The first Engie windmills have entered occupied Western Sahara

This week, the first components that will be used for Engie' highly problematic windmill programme in Western Sahara have arrived to the occupied territory.

27 September 2023

The cargo ship Optimax 1 arrived at El Aaiun harbour on 25 September in the afternoon with windmills destined for Engie's controversial project in occupied Western Sahara. The mills were produced in China, and made a short stopover in Tenerife. 

As of 27 September, the ship is anchored just offshore El Aaiún port, waiting to start the process of offloading.

Western Sahara Resource Watch (WSRW) has received images of the loading of the ship, taken on 24 and 25 of September in the port of Grenadilla in Tenerife. The windmill components made a transit on the Canary island, after having arrived from China a few weeks before, aboard larger transport ships that do not fit the small El Aaiun harbour.

The images of Optimax 1 on Tenerife show that blades have already been loaded onto the ship. WSRW expects a handful of such voyages to be undertaken from Tenerife to El Aaiun during the coming weeks with an identical cargo.

Earlier in September, WSRW had obtained images of the windmill components being offloaded on Tenerife. 

All photos and videos in this article can be used freely, without credit needed. 

Download video 1, video 2, video 3, video 4, video 5. The top picture in this article can be downloaded here

Once installed in occupied Western Sahara, the windmills with a nominal power of 6 MW each, will have a combined generating capacity of 72 MW. The highly controversial project, set up by the Moroccan government, will produce energy for a desalination plant, which in turn will generate water for Moroccan settlers who will carry out agricultural activities in the occupied territory. WSRW last wrote to Engie on 17 May 2021 and 22 May 2023 asking about the operation, but the company has not yet responded.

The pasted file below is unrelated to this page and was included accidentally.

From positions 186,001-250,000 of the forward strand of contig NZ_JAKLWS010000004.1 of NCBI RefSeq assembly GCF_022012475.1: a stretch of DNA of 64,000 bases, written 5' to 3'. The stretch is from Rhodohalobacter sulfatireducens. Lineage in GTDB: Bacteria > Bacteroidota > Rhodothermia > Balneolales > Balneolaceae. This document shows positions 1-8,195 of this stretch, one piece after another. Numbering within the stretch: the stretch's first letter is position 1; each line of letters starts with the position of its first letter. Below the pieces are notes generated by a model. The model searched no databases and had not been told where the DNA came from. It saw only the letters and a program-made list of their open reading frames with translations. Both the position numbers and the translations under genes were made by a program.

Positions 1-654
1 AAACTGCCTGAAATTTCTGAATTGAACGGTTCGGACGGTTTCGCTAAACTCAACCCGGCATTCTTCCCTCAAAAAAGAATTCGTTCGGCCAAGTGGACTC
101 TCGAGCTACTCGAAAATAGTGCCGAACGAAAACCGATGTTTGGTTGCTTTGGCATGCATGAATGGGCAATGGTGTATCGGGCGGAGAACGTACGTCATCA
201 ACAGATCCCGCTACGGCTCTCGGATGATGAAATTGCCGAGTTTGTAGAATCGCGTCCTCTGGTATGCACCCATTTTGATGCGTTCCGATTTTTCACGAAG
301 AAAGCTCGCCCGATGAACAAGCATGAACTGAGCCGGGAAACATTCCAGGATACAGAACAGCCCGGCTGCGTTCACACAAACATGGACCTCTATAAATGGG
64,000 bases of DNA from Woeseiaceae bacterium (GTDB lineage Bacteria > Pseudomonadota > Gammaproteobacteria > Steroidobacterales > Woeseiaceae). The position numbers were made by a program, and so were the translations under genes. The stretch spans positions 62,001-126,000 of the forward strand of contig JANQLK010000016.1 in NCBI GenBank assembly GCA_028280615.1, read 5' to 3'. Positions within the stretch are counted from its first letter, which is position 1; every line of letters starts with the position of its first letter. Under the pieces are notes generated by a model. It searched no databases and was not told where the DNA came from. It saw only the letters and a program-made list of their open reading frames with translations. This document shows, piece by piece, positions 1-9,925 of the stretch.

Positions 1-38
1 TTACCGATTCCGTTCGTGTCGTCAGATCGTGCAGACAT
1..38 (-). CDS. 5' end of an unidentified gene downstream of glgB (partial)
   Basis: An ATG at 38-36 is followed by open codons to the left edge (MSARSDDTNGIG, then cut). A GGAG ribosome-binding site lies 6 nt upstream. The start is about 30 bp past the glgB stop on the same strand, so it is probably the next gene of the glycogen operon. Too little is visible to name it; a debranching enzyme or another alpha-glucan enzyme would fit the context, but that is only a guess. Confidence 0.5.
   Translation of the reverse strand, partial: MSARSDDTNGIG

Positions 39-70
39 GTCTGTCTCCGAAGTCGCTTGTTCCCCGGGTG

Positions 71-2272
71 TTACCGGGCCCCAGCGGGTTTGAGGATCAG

The location of Optimax 1 as it was documented onloading on Tenerife, 24 and 25 September 2023. 


Since you're here....
WSRW’s work is being read and used more than ever. We work totally independently and to a large extent voluntarily. Our work takes time, dedication and diligence. But we do it because we believe it matters – and we hope you do too. We look for more monthly donors to support our work. If you'd like to contribute to our work – 3€, 5€, 8€ monthly… what you can spare – the future of WSRW would be much more secure. You can set up a monthly donation to WSRW quickly here.

New controversial energy infrastructure to be built in Western Sahara

The Moroccan government has opened for a relatively large tender in Dakhla.

17 March 2017

First overview of gas imports into occupied Western Sahara

50,000 tonnes of liquified gas arrived in occupied Western Sahara last year, according to our first overview of this key trade.

04 May 2020

New report: Western Sahara phosphate trade halved

The export of phosphate rock from occupied Western Sahara has never been lower than in 2019. This is revealed in the new WSRW report P for Plunder, published today.

24 February 2020

German trade fair should stop promoting Azura, groups say

German and Irish law organisations demand that Messe Berlin ceases to accept the controversial French tomato producer Azura.

09 September 2019